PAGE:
I have been looking forward to watching Marie Antoinette for quite some time. This movie was directed by Sofia Coppola, who also directed the heartbreaking Virgin Suicides. Both of these movies deal with females who become marginalized in a male-driven society. This truly is a shame, because God created women to be treasured and loved. Yet in this movie, Antoinette is only valued for her ability to bear an heir. Until she does, all she hears is criticism and how precarious her situation is. I still remember a moment in the Virgin Suicides. The character played by Josh Hartnett is finally able to deflower Kirsten Dunst as the “lead virgin.” Up until that moment, he was totally obsessed with her. When she finally made love to him, he abandons her on a football field. She does the walk of shame alone into her house. I remember thinking how unfair this was. After she gave away the great treasure of her virginity, she lost all possibility of being interesting to his character.
I had this same sense of injustice in my mind as I watched Marie Antoinette. Antoinette did not choose her course. She is sent off from her home so that Austria and France can have an alliance through her marriage to Louis XVI (Jason Schwartzman). When she arrives, you can sense her loneliness. She walks up the aisle of the court like an enthusiastic teenager because she is one! Her new courtiers seem appalled by her. Does she have to smile so much? She greets everyone with enthusiasm, which is quickly quenched by the constant gossip and disapproving looks. This is a society based on backbiting and social climbing. You get up by pushing others down, and Antoinette never fully accepts this rule, which gives her more appeal and eventually leads to her downfall.
Dunst plays the role beautifully; she is little more than a child. Her husband doesn’t seem too set on making the aforementioned heir, but instead of just sitting around for him to change his mind, she has fun. She claps at the opera (scandalous; applause wasn’t allowed!) and spends money on shoes, clothing, and jewelry of all colors. That she does this is totally understandable. Why shouldn’t she shop when her husband denies her night after night? Jason Schwartzman plays a great dauphin-and-later-king. He is timid and boring as can be. Antoinette and he later develop a comradery, which is more of a friendship. The two are friendly and affectionate to one another, but it had the chemistry of a Julia Roberts and Rupert Everett in My Best Friend’s Wedding.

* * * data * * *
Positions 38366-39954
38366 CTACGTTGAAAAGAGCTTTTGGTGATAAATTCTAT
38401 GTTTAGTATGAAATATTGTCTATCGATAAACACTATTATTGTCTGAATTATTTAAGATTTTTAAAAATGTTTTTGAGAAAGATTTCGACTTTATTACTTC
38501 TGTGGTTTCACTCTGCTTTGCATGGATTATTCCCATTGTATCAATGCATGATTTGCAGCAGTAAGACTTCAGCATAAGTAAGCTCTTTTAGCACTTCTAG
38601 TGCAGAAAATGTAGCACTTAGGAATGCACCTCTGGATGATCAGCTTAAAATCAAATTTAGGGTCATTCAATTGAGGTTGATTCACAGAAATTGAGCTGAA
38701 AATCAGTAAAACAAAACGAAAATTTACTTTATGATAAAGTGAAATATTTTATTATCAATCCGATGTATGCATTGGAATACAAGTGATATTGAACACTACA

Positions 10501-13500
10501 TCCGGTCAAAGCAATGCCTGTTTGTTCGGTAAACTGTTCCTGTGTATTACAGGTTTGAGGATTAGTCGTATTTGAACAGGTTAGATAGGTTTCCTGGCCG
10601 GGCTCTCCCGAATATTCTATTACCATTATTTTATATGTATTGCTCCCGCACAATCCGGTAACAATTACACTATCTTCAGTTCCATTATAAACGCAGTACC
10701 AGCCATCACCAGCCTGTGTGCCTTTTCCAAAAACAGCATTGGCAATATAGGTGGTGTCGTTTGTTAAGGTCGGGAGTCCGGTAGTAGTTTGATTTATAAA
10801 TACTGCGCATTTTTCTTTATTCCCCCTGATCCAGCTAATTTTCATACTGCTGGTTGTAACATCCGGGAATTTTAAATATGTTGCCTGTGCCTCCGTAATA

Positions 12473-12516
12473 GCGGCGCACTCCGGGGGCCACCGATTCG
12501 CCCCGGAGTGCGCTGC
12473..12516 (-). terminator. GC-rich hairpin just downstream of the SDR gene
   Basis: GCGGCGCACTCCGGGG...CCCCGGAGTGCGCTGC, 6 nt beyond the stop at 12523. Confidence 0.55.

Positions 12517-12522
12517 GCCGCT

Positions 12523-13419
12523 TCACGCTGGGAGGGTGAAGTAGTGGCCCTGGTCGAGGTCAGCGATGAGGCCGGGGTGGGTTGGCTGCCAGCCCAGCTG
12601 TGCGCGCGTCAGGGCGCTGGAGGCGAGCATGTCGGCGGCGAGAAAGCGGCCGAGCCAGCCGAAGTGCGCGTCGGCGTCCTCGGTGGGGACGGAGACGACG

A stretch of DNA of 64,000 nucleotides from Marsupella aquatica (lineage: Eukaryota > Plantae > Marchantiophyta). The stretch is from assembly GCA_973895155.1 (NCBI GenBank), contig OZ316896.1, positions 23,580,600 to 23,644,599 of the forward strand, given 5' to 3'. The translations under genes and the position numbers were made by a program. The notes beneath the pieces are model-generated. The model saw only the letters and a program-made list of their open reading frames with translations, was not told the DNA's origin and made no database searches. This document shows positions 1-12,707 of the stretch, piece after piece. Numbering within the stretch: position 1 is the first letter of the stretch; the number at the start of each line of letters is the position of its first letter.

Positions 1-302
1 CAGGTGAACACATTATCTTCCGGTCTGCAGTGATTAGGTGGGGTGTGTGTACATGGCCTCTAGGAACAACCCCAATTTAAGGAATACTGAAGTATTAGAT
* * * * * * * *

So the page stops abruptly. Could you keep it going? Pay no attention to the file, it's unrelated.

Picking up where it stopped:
This is not a movie where a bunch of stuff happens. Stuff does happen, but it is watching Antoinette develop into her queen-self, which is the joy of this movie. She never becomes the sexless queen like Queen Elizabeth (think Cate Blanchett in the last moments of 1998’s Elizabeth), but she does develop a royal demeanor without losing her femininity. At the end, when the French storm the Bastille, Antoinette refuses to leave her King’s side, proving her strength and endurance.
A word in the soundtrack: yes, Yes, YES, Yes! I love the soundtrack. When the newly crowned King and his Queen walk down the stairs to the Cure’s Plainsong, I actually shed a tear. It was so great to hear some of these songs come back to life.
All in all, Marie Antoinette is a masterpiece, which rates as one of my favorite period pieces, along with the Colin Firth Pride and Prejudiceand The Affair of the Necklace.